The Occupational Safety and Health Administration (OSHA) recently cited a Pennsylvania manufacturing company for having more than 30 safety violations at its various facilities. The violations involved a wide range of situations and machinery, including welding equipment, high power machinery and elevated catwalks.
The investigation that led OSHA to issue these citations was a part of the agency’s new Site-Specific Training Program; this program is designed to make efficient use of OSHA resources by looking at locations with high rates of workplace illness and injury.
The company cited here fell well within the criteria for this program, as it had previously been warned about the presence of numerous hazards and violations on its properties. Despite these warnings, the company continued to expose its workers to dangers such as:
- Electrical hazards
- Missing protective screens
- Exits that were unsafe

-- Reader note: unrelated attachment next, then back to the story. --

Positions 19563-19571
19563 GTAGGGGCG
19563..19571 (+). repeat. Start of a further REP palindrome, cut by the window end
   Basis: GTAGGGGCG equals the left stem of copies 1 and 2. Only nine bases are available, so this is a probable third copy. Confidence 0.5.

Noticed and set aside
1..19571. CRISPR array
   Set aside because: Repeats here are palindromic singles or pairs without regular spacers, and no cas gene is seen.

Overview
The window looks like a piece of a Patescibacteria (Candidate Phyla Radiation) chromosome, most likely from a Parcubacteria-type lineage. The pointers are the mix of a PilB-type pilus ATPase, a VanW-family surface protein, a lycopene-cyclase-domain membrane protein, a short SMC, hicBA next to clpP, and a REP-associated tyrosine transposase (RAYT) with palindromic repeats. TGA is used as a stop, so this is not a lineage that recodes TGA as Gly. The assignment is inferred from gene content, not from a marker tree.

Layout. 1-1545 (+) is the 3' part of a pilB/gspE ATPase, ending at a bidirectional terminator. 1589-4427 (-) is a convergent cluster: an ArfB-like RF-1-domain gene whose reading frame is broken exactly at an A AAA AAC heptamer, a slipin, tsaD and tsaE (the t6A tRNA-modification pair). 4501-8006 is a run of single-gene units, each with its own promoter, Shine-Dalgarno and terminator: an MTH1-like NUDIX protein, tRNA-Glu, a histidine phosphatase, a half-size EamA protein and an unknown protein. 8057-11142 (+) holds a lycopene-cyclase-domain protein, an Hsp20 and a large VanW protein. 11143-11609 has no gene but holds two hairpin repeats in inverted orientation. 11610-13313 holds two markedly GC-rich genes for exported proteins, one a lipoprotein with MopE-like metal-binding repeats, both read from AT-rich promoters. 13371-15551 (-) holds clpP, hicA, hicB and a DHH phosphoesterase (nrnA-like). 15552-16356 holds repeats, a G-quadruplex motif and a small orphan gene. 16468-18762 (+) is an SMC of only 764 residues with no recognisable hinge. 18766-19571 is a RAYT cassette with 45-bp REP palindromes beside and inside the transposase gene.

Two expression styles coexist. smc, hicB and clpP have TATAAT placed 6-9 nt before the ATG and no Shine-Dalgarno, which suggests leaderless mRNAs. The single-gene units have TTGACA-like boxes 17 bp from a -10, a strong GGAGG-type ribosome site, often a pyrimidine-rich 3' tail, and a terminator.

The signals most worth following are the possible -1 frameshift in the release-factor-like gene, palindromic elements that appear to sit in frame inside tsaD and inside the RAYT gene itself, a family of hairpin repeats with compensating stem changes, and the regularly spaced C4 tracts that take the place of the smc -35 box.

- Hazardous material exposure
- Missing shields for welders
- Fall hazards of more than 25 feet
- Flying debris
- Machine entanglement hazards
- Amputation hazards (from machinery)
- Potential crush injuries
Due to the fact that many of these dangers were previously noted by OSHA, the company has been issued a substantial fine – nearly $70,000 – for repeat violations.
Despite the threat of fines such as these, many companies continue to ignore state and federal safety regulations, including the Occupational Safety and Health Act of 1970, that are designed to ensure safe and hazard-free workplaces for workers. This means that workers must be proactive in both reporting violations and in discussing any on-the-job injuries with medical and legal professionals.